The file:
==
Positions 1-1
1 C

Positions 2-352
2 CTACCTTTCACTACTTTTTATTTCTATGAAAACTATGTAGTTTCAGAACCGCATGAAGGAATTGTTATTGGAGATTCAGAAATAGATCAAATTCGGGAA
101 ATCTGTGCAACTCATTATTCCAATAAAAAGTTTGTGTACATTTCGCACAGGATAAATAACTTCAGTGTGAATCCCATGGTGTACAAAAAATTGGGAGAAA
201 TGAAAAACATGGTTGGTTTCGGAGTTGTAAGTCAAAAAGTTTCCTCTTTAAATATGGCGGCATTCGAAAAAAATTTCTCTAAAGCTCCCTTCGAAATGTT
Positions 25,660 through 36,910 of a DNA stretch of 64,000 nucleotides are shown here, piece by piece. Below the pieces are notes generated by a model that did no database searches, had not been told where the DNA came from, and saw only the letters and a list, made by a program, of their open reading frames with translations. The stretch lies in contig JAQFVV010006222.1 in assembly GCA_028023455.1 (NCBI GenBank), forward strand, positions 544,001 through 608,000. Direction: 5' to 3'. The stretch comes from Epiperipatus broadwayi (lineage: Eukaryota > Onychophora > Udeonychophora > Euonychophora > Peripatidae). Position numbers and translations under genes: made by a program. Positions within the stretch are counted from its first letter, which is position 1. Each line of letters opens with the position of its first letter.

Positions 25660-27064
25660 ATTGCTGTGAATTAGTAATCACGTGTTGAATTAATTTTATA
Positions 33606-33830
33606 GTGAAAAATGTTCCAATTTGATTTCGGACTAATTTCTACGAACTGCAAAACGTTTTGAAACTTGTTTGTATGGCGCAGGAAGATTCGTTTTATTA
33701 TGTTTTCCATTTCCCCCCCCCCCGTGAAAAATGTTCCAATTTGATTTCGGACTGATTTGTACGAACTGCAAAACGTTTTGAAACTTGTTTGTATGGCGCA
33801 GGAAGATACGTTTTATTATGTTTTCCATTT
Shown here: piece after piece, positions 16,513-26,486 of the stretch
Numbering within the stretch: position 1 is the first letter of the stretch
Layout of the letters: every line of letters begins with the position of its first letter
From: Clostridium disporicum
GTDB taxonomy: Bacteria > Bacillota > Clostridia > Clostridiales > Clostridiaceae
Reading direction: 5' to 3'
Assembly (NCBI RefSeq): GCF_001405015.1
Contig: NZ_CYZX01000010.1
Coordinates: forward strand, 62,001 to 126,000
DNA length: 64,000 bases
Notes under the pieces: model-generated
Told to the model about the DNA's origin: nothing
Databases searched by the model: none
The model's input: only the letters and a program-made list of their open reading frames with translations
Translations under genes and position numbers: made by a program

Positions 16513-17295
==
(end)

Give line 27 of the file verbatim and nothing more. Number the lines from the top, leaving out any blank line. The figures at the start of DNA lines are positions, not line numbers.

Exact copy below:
The model's input: only the letters and a program-made list of their open reading frames with translations